An emergency department after a mass casualty incident is the quintessence of the Mike Tyson rule: Everyone has a plan until they get punched in the mouth. On Sunday night, Las Vegas was more than punched in the mouth—after experiencing the new deadliest mass shooting in U.S. history, more than 50 have been pronounced dead. The 500 injured in the shooting were transported to local emergency departments, where my colleagues did everything they could to save them.
In moments like these, doctors, nurses, and technicians lean on their training for most of the required actions. But in every calamitous circumstance—and this is a calamitous medical emergency—there are intricacies that could never have been predicted. And that’s where improvisation comes in. Things that would never be done under normal circumstances can end up saving lives—police cars broke protocol after the 2013 Boston Marathon bombing and put bleeding victims into the back seats of their units and drove them to the hospital themselves, rather than waiting for ambulances. This move, which had also occurred after the Aurora, Colorado, shooting, likely lowered the death toll.
After each catastrophe, leaders such as my colleague Eric Goralnick, medical director for emergency preparedness at Brigham and Women’s Hospital in Boston and a professor at Harvard Medical School and the T.H. Chan School of Public Health, share experiences, both domestically and internationally. Paris learns something from Boston: Tourniquets, long out of fashion, had turned out to be helpful in the field. In turn, Boston had learned something from Aurora: Mass casualty drills in Boston had never accounted for such a large number of victims until officials realized in the wake of Aurora that they needed to prepare for circumstances that had previously seemed too remote to train for.
Man-made mass casualty incidents seem increasingly common. But are medical teams actually learning enough from them? Are we really getting any better? The answers are unclear because in the United States since 1996, there has been an effective ban on federally funded research on firearm injuries. At that time, pro-gun members of Congress actually tried to eliminate the National Center for Injury Prevention and Control at the Centers for Disease Control and Prevention simply because it was funding research on gun injuries. The members instead succeeded at removing $2.6 million from the House’s CDC budget—the exact amount of money allocated to firearm injury research. (The money was later reallocated specifically for research on traumatic brain injury.) At the time, Congress’ language was difficult to interpret, but the result of that language has been clear as day: The CDC stopped funding gun injury research. The National Institutes of Health followed suit. Almost everyone in the research community now errs on the “safe side.” Research on the epidemiology of who, why, and how people die as a result of gun injuries in America has virtually vanished.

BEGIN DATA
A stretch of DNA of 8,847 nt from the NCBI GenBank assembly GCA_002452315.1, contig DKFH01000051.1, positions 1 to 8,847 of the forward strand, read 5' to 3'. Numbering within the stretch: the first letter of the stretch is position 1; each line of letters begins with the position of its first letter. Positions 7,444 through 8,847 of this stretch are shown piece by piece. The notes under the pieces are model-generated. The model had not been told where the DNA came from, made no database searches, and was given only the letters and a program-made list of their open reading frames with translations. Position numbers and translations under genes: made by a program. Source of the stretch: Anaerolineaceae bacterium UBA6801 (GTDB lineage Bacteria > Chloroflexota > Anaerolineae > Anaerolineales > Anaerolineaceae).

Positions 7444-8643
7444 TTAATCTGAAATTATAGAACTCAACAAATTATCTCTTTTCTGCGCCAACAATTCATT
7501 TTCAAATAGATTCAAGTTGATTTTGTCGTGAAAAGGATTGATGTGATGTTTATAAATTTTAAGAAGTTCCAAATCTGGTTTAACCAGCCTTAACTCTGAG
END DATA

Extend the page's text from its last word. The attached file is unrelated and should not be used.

Today, there are hundreds of federally funded studies on opioids, compared with approximately a dozen on gun injuries, says Megan L. Ranney, associate professor of emergency medicine at Brown University’s Alpert Medical School, even though opioids and guns kill roughly the same number of people. (President Obama clarified some of the language in 2013 in an effort to encourage new research, with only a modest effect on funding—the NIH briefly funded several firearm-related studies, but the funding was not renewed.)
Mass casualty incidents involving public scenes like Las Vegas actually account for just 0.3 percent of gun-related deaths (the rest are homicides, suicides, and, rarely, accidents, Ranney points out). But because of the “slippery slope” rationale held by the gun lobby, these markedly different issues have not been appropriately teased out. The entire topic is “political” and therefore untouchable. That means emergency departments like the ones that treated victims from Las Vegas Sunday night and Monday morning are forced to develop their protocols based more on anecdote than evidence.
What we know and have learned about mass casualty events amounts to ongoing oral and written histories, transmitted from locale to locale by experts like Goralnick. Physician veterans who have experienced it present their recollections at professional meetings and grand rounds presentations. I can personally recall the timeline of events presented by an emergency physician who was on duty at the receiving hospital after the Aurora shooting. It was harrowing: A time stamp. One-line descriptions of the victims, each seemingly more grotesque than the last. The treatments used. Their fates. The presentation reminded me of one of the small things we have learned: In order for a hospital to function smoothly in the face of a large influx of unidentified patients, something as simple as a standardized naming system can help treatment teams keep track of each unidentified patient and avoid confusing them.
Our inability to have a reasonable conversation about guns in this country has also hampered our ability, as medical professionals, to be as prepared as possible to save people’s lives during mass shootings. If we are going to have guns in our society, shouldn’t we at least know how to best treat those harmed by them? In reality, these are not warring propositions. But according to the gun lobby’s current lock on our lawmakers, the right to bear arms remains more sacred than their victims’ right to the best chance at life after a shooting, too.
Disclaimer: The opinions expressed in this article are solely those of the author and do not reflect the views and opinions of Brigham and Women’s Hospital.